She's also experienced and witnessed discrediting of her own and others' autonomy, she says.
"People have cut in front of me when I'm about to perform a task, and it ends up often physically hurting myself and the other person," she explains. "They 'just wanted to help,' but since we did not communicate, neither of us knew what the other was doing."
Carville says she feels privileged that people can at least see her disability. Meanwhile, 88% of the disabilities that afflict people today are not visible.
In those circumstances, the average person often would not know there is a person with a disability in their office. Because of that, Carville says that many people think just building a ramp on a building with steps is the one-and-done way to fix ableism, but they forget about braille, seeing-eye dogs/assistant dogs, ergonomic workspaces, easy-to-grip tools, closed captions, class note-takers, recording devices for lectures and all the other ways companies could improve their workspaces and make them more accessible for those with disabilities.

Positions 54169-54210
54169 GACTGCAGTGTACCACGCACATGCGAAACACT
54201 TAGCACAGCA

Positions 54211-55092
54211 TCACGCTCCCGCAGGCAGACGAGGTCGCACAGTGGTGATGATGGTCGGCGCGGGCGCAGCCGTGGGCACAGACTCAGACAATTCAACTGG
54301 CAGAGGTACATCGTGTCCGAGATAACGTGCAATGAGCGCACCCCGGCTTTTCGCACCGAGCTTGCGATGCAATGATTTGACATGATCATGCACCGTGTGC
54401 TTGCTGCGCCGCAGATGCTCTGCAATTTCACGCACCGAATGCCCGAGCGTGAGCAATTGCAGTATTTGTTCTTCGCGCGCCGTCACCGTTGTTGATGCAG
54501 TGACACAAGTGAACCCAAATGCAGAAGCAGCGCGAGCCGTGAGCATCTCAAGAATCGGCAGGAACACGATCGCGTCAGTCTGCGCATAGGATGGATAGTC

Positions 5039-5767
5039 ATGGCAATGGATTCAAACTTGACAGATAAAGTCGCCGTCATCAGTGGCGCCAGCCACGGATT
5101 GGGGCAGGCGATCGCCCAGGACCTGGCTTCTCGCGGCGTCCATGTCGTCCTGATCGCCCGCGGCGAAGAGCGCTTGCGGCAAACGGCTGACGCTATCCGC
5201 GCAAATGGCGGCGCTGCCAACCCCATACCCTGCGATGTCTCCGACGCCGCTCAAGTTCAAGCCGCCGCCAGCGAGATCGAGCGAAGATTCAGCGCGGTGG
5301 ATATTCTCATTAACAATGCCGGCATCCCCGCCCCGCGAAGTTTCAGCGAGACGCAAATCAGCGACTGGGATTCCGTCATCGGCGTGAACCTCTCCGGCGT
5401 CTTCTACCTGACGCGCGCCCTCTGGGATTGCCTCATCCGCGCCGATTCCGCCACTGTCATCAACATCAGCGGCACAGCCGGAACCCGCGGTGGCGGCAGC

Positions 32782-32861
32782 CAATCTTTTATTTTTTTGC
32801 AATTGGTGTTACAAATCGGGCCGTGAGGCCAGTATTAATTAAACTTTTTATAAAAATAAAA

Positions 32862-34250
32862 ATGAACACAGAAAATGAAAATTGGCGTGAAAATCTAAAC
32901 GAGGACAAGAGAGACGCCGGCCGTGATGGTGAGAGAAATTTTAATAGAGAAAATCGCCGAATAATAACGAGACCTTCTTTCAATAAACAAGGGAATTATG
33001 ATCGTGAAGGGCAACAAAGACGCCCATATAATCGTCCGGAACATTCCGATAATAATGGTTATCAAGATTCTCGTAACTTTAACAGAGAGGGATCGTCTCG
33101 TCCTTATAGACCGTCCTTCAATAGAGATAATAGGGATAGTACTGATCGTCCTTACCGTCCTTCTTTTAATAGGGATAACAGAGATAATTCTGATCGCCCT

"Words matter," she also adds. "Using words like 'see, stand, run,' etc. might have nothing to do with an action, but people can say things like 'advocate for,' or 'enter in a race/election,' etc. instead."
And, speaking of communication, always asking and prying for the "sob story" of how one became disabled is inappropriate, she advises.
"Most people were born with their disability, and it's what we know, so there was no major life adjustment, except in the case of inaccessible environments," she explains. "There isn't always a sob story to tell to an able-bodied person to pity us from that moment forward."